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Rohtas Industries Limited And … vs The State Of Bihar And Anr. on 6 April, 1990

Patna High Court
Rohtas Industries Limited And … vs The State Of Bihar And Anr. on 6 April, 1990
Equivalent citations: 1990 (38) BLJR 1315
Author: B Prasad
Bench: B Prasad


JUDGMENT

B. Prasad, J.

1. This is an application in revision under Sections 397 and 401 of the Code of Criminal Procedure, 1973 (in short ‘the Code’). It is directed against the order dated 21-9-1985 passed by the Chief Judicial Magistrate, Sasaram in Official Suit No. 61 (0) of 1985 by which he had taken cognizance of the offences against the petitioners and others under Sections 58-A(5)(a)(b) and 58-A (6) of the Companies Act, 1956 (in short ‘the Act’) and Rule 3(2)(i) and Rule 3(2)(ii) of the Companies (Acceptance of Deposits) Rules, 1975 (in short ‘the Rule’).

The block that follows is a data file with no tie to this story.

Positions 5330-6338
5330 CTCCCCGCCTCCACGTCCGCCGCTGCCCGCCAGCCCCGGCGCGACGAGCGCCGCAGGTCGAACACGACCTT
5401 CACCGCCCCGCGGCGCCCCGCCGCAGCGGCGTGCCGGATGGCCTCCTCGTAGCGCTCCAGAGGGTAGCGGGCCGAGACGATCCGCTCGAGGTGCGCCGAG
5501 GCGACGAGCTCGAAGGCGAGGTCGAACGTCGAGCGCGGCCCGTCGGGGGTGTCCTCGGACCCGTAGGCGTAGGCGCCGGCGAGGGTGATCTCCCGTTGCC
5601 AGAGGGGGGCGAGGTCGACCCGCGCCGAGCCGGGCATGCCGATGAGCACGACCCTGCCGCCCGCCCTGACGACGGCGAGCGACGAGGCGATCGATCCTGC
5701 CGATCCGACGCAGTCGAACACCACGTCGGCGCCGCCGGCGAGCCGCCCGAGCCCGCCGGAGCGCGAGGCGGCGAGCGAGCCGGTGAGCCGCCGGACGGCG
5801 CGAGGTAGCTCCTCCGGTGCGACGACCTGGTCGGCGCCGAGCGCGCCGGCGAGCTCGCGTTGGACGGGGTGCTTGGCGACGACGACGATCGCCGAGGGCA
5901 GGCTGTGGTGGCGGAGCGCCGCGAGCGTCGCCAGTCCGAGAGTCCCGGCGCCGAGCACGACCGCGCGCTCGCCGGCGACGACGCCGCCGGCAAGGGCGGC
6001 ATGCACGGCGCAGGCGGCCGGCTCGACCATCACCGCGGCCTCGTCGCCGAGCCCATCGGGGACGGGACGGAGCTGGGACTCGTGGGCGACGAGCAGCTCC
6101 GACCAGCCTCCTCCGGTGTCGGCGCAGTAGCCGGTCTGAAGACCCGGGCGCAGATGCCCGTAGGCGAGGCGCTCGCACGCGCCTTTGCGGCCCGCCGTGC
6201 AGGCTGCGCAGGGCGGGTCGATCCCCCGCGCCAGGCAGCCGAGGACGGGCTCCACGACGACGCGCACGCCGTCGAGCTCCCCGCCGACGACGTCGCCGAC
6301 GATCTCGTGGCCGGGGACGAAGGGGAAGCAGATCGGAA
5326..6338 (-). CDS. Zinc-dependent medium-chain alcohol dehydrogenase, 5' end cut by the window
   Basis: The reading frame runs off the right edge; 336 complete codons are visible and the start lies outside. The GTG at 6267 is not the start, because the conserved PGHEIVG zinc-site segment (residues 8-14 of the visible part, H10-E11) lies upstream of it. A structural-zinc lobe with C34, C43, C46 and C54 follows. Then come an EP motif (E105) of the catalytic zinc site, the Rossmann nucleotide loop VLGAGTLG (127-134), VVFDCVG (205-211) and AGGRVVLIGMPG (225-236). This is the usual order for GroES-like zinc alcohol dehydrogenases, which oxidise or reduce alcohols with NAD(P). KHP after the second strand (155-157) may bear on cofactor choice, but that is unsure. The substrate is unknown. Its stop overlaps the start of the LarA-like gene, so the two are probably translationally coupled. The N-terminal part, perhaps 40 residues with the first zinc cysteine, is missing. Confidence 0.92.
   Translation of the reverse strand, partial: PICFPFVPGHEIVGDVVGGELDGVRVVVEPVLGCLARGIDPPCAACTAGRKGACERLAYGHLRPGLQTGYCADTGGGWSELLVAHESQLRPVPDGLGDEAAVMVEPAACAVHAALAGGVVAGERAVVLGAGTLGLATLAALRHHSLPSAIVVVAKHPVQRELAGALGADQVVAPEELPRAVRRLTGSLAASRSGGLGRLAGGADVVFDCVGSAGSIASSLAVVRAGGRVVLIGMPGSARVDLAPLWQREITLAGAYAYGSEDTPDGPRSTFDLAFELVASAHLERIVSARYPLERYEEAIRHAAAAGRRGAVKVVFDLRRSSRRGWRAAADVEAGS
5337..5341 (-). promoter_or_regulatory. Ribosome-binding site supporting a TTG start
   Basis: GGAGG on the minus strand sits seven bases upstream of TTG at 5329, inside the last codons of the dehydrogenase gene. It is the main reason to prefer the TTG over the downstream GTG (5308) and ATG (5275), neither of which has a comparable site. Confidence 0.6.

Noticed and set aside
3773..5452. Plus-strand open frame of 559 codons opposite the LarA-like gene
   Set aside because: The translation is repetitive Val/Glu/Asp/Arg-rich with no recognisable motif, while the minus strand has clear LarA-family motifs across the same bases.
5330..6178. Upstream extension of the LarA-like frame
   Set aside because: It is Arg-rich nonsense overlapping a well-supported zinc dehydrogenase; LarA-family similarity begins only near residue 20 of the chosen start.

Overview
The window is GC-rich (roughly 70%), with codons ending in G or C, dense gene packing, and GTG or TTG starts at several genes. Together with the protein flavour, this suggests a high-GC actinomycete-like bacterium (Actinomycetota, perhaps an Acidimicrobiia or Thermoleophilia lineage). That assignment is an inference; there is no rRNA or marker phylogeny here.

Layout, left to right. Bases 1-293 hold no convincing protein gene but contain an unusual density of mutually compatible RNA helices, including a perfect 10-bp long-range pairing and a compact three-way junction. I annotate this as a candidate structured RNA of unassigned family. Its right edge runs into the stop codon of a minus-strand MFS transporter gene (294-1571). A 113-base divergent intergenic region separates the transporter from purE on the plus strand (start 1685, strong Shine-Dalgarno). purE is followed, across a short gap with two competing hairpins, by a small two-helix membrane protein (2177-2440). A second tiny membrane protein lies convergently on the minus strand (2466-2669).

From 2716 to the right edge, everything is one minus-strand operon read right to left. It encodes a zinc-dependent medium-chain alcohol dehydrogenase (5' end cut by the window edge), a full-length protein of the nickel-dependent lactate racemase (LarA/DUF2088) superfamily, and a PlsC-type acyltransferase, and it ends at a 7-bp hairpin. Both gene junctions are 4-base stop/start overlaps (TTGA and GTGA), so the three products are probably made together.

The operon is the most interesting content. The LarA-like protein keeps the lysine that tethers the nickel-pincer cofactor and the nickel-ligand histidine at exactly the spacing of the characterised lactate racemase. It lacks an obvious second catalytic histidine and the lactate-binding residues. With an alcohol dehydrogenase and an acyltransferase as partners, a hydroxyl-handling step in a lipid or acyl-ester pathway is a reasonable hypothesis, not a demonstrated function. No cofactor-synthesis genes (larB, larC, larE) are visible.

2. It appears that this case was instituted on the basis of a written complaint filed by the Registrar of the Companies (opposite party No. 2). It has been alleged in it that petitioner No. 1 is Rohtas Industries Limited, Dalmianagar Incorporated as a public limited Company in the year 1933 (in short ‘the company’) under the Act petitioners 2 and 3 happened to be the Joint Director and Managing Director respectively of petitioner No. 1 at the relevant time. It has been alleged that as paid up capital and free reserve, the company was having Rs. 1081.95 thousands in deposit. The Company had accumulated balance of loss and balance of other intangible assets of Rs. 1,29,277 thousands as per its relevant balance sheet as on 31-3-1983. As such in terms of explanation given under Rule 3 the company was already running in minus and was not entitled to accept or receive any deposit covered under Rule 3(2)(ii) of the Rules. It would, however, appear that the company accepted/renewed deposits of Rs. 20,000/during the period from 1-4-1983 to 31-3-1984. From the return filed on 21-2-1985 it would appear that the company had a balance deposit of only Rs. 15,000/-on 31-3-1984 after the repayment of Rs. 64,000/-deposited during the period from 1-4-1983 to 31 3-1984. According to Rule 3(2)(i) of the Rules, no company was allowed to accept any deposit if the amount of such other deposits of all kinds exceeded 10% of the aggregate of the paid up share capital and free reserve of the Company. Hence, the action of the Company for having accepted/renewed the deposit of Rs. 20,000/-during the period from 1-4-1983 to 31-3-1984 in addition to the deposits amounting to Rs. 71, 57.000/-as outstanding on 1-4-1983 was definitely against the Rule 3(2)(ii) of the Rules. Since as per the balance sheet on 31-3-1983 the aggregate paid up capital and free reserve in terms of the explanation given under Rule 3 was in minus, the company was not entitled to accept/receive any deposit covered under Rule 3<2)(ii) of the said Rules. Therefore, the acceptance/renewal of the deposits amounting to Rs. 20,000/- was clearly in violation of these rules which is punishable. Accordingly, the complaint petition was filed before the learned Chief Judicial Magistrate, Rohtas at Sasaram who was pleased to take cognizance of the offence as mentioned above.